The number one “Most Influential Plant Science Research of 2015“, according to the Global Plant Council was “Sweet potato is a naturally occurring GM crop“. Though the original paper (see Ref. 1 below) was published in May 2015, I didn’t get wind of it until July. Some think that this might change people’s attitudes toward GMO crop plants. Hmmm…I wonder…

    At least one person changed his attitude about GMO’s last July. It was Bill Nye, the science guy.

    And, at about the same time, the online magazine Slate published a scathing report highly critical of the case against GMO’s.

    In the biotechnology news of July 2015, two popular articles included the use of RNA interference as a way to improve crops and the cultivation of GMO rice as a means to reduce greenhouse gas emissions.

    So, without further ado, here they are:

  • One of the world’s most important staple crops, the sweet potato, is a naturally transgenic plant that was genetically modified thousands of years ago by a soil bacterium. This surprising discovery may influence the public view of GM crops.” (from: Nature) A good (open access) summary of this story can be found HERE, thanks to NPR.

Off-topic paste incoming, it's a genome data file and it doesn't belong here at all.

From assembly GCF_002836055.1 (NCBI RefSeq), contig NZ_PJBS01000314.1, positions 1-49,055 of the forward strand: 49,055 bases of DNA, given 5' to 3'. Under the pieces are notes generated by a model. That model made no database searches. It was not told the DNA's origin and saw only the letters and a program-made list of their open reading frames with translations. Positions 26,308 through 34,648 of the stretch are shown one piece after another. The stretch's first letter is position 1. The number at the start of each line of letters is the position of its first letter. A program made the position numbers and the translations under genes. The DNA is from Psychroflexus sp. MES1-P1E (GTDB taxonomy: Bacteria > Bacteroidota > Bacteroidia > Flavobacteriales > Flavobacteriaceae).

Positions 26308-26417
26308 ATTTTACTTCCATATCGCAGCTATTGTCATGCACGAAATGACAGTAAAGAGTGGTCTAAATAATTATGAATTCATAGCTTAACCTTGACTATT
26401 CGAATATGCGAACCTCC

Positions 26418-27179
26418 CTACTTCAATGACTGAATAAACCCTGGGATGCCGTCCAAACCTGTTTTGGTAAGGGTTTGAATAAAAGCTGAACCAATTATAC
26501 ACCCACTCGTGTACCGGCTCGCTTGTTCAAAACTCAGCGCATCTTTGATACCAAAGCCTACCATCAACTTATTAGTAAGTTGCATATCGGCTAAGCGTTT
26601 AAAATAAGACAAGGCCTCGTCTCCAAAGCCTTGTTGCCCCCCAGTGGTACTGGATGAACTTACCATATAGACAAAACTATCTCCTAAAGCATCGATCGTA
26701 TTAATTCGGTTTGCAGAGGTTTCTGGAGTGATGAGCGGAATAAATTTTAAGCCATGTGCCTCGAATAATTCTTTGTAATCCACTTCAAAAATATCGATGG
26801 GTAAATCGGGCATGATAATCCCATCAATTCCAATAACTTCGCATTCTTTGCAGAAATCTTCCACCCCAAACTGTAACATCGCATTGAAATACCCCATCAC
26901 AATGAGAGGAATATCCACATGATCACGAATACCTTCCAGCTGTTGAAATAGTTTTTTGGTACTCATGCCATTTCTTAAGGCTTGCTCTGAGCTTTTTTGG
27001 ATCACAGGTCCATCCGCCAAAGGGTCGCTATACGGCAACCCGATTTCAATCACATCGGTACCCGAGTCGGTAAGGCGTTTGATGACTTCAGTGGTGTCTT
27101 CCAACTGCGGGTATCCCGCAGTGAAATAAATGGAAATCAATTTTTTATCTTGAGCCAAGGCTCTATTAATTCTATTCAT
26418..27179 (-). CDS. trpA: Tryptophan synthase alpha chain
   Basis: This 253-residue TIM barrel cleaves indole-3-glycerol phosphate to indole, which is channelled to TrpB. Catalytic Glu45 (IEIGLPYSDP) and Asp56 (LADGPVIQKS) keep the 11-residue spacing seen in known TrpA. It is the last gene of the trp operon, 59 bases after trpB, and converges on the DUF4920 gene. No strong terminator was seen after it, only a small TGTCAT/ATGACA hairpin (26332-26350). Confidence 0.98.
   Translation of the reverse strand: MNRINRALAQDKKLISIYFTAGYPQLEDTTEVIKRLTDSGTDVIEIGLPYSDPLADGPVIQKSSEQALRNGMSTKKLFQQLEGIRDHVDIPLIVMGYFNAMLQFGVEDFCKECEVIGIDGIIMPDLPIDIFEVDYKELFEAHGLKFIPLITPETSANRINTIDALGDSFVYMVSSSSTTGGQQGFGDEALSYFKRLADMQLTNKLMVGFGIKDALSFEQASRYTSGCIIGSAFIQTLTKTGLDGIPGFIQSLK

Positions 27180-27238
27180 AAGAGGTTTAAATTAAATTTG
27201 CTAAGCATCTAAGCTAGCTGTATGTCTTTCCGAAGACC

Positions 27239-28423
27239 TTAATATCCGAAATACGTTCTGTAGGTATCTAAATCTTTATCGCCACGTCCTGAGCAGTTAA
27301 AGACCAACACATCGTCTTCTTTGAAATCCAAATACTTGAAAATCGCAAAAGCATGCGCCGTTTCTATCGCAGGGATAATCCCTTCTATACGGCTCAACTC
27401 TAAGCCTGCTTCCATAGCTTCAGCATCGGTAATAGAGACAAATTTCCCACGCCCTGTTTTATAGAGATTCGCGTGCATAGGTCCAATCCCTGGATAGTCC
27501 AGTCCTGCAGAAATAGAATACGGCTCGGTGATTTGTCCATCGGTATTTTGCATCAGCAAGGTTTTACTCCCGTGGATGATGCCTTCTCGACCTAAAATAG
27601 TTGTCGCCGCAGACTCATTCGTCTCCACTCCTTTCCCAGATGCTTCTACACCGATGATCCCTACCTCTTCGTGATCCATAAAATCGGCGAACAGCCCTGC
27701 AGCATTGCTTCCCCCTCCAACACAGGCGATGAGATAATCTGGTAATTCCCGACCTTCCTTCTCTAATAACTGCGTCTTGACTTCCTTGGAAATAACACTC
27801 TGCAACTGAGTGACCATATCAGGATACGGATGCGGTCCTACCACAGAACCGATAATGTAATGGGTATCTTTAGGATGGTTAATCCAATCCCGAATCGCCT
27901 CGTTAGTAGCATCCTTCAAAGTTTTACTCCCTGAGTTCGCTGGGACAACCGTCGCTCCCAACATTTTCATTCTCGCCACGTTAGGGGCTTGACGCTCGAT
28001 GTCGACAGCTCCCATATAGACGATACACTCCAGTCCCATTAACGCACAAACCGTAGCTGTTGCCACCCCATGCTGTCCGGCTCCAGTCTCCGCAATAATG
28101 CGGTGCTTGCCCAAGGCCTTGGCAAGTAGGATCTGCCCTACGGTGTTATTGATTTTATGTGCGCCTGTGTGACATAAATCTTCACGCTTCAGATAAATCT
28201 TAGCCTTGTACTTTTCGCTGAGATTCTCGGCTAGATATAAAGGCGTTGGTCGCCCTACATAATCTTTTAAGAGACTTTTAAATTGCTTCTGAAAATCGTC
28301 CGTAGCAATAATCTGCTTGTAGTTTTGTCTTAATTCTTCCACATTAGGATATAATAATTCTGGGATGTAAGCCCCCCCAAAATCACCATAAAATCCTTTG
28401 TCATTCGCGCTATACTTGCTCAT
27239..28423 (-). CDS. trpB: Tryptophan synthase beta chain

• “Bill Nye used to think genetically modified organisms weren’t a great idea.” Bill Nye changes his stance on GMOs. (And you can listen to Bill explain why he’s changed his mind about GMOs at Star Talk Radio.)
  • The war against genetically modified organisms is full of fearmongering, errors, and fraud. Labeling them will not make you safer.Are GMOs safe? Yes. The case against them is full of fraud, lies, and errors.
  • RNA interference is proving to be a valuable tool for agriculture, allowing researchers to develop pathogen-resistant and more-nutritious crops.Improving crops with RNAi.
  • When it comes to major anthropogenic sources of methane (an important greenhouse gas), livestock and leaky natural gas wells and pipelines might come to mind. However, rice cultivation is also among the largest sources.Genetically modified rice makes more food, less greenhouse gas.

    And, finally, how could I not direct your attention to the following: